Then, you need to find them in order to deliver your message. This is all about marketing and advertising. How will you speak to your audience?

You can access them through social media, flyers, cold emails, or word of mouth. Find where and how to access your audience to begin to grow your following.

10. Network

As the saying goes, “It’s not what you know, it’s who you know.” So start networking as much as you can.

Carry your business cards everywhere, and develop an “elevator speech” so that you can tell people exactly what you speak about. The more you spread the word about your speaking, the more people will get interested in you.

This article about How to Network So You’ll Get Way Ahead in Your Professional Life will help you.

11. Do Free Speaking Gigs in the Beginning

Tony Robbins didn’t become “Tony Robbins” overnight. He was a nobody at some point in his life, before he learned how to become a motivational speaker.

If you’re currently a “nobody,” don’t fret. You can become a “somebody,” but you might need to do speaking engagements for free at first. Once you gain a reputation, then you can work on getting paid to speak while developing your motivational speaking career.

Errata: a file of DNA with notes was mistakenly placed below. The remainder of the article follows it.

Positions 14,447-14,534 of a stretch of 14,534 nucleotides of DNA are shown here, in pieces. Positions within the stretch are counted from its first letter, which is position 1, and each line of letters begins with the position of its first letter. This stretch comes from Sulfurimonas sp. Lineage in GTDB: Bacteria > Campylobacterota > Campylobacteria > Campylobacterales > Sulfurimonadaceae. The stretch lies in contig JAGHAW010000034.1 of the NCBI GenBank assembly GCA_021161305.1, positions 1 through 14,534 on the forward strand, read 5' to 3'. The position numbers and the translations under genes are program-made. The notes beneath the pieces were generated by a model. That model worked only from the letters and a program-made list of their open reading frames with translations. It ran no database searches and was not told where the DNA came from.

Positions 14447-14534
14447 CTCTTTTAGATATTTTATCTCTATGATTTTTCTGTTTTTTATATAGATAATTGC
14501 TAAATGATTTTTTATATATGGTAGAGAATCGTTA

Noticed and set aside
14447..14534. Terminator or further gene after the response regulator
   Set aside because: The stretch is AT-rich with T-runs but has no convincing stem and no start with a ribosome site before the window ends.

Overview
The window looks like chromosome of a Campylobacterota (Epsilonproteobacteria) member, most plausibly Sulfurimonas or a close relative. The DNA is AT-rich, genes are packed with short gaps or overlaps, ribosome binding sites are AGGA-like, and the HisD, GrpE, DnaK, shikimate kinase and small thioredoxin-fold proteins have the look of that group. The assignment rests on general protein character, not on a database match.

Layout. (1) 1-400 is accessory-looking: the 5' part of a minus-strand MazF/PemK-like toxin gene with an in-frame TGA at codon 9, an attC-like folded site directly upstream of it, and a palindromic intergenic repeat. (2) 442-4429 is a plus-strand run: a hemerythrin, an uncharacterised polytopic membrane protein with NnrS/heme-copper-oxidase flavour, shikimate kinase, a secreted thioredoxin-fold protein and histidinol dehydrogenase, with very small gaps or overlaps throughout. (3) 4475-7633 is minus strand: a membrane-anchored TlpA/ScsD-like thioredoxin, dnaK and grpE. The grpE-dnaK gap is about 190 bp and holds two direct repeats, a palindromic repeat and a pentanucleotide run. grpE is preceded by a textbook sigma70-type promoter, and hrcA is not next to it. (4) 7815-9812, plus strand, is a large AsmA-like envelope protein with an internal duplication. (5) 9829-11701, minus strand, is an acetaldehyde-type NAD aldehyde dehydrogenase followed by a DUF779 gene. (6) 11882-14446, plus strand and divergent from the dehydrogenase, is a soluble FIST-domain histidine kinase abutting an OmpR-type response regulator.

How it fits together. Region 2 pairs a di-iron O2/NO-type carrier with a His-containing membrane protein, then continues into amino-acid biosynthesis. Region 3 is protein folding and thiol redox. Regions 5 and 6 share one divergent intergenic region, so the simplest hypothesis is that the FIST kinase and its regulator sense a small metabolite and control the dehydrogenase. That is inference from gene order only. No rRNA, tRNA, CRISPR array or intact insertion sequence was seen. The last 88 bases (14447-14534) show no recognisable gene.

12. Sign up for Conventions That Offer Speakers

There are plenty of conventions that seek out speakers. Do your research, try to find some that are relevant to your topic, and apply to be a speaker.

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Again, you may have to speak for free, but at least you’ll likely be speaking to your target audience.

13. Register With a Speaker’s Bureau

There are many speaker’s bureaus that you can join when learning how to become a motivational speaker. Just get on the internet and Google the ones closest to you to find more speaking opportunities.

Start locally, and then you can branch out to other geographical areas once you start gaining momentum.

14. Develop a Marketing Plan

You might be a great speaker, but are you good at marketing yourself?

You can’t reach your goals—or your audience—if you don’t have a marketing plan[2]. Make sure you include both short-term and long-term goals.